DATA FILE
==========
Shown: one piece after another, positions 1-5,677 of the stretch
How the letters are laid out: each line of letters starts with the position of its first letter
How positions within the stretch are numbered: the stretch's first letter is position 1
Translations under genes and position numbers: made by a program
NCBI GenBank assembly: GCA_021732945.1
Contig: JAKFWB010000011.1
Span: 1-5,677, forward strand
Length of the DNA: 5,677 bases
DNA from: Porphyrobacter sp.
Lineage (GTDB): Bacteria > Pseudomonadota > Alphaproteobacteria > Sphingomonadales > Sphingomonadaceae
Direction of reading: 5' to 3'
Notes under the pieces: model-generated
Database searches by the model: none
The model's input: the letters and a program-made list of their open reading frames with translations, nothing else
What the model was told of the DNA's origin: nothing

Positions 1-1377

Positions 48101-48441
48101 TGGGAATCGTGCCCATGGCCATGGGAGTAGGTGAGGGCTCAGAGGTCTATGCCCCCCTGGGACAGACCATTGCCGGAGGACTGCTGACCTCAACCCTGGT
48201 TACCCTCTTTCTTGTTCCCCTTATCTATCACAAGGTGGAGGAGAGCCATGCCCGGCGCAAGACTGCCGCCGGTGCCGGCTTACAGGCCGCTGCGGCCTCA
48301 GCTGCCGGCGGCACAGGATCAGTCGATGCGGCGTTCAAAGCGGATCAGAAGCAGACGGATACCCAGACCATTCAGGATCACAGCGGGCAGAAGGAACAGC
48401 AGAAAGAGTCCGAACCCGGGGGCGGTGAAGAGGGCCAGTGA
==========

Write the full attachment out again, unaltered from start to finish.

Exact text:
Shown: one piece after another, positions 1-5,677 of the stretch
How the letters are laid out: each line of letters starts with the position of its first letter
How positions within the stretch are numbered: the stretch's first letter is position 1
Translations under genes and position numbers: made by a program
NCBI GenBank assembly: GCA_021732945.1
Contig: JAKFWB010000011.1
Span: 1-5,677, forward strand
Length of the DNA: 5,677 bases
DNA from: Porphyrobacter sp.
Lineage (GTDB): Bacteria > Pseudomonadota > Alphaproteobacteria > Sphingomonadales > Sphingomonadaceae
Direction of reading: 5' to 3'
Notes under the pieces: model-generated
Database searches by the model: none
The model's input: the letters and a program-made list of their open reading frames with translations, nothing else
What the model was told of the DNA's origin: nothing

Positions 1-1377

Positions 48101-48441
48101 TGGGAATCGTGCCCATGGCCATGGGAGTAGGTGAGGGCTCAGAGGTCTATGCCCCCCTGGGACAGACCATTGCCGGAGGACTGCTGACCTCAACCCTGGT
48201 TACCCTCTTTCTTGTTCCCCTTATCTATCACAAGGTGGAGGAGAGCCATGCCCGGCGCAAGACTGCCGCCGGTGCCGGCTTACAGGCCGCTGCGGCCTCA
48301 GCTGCCGGCGGCACAGGATCAGTCGATGCGGCGTTCAAAGCGGATCAGAAGCAGACGGATACCCAGACCATTCAGGATCACAGCGGGCAGAAGGAACAGC
48401 AGAAAGAGTCCGAACCCGGGGGCGGTGAAGAGGGCCAGTGA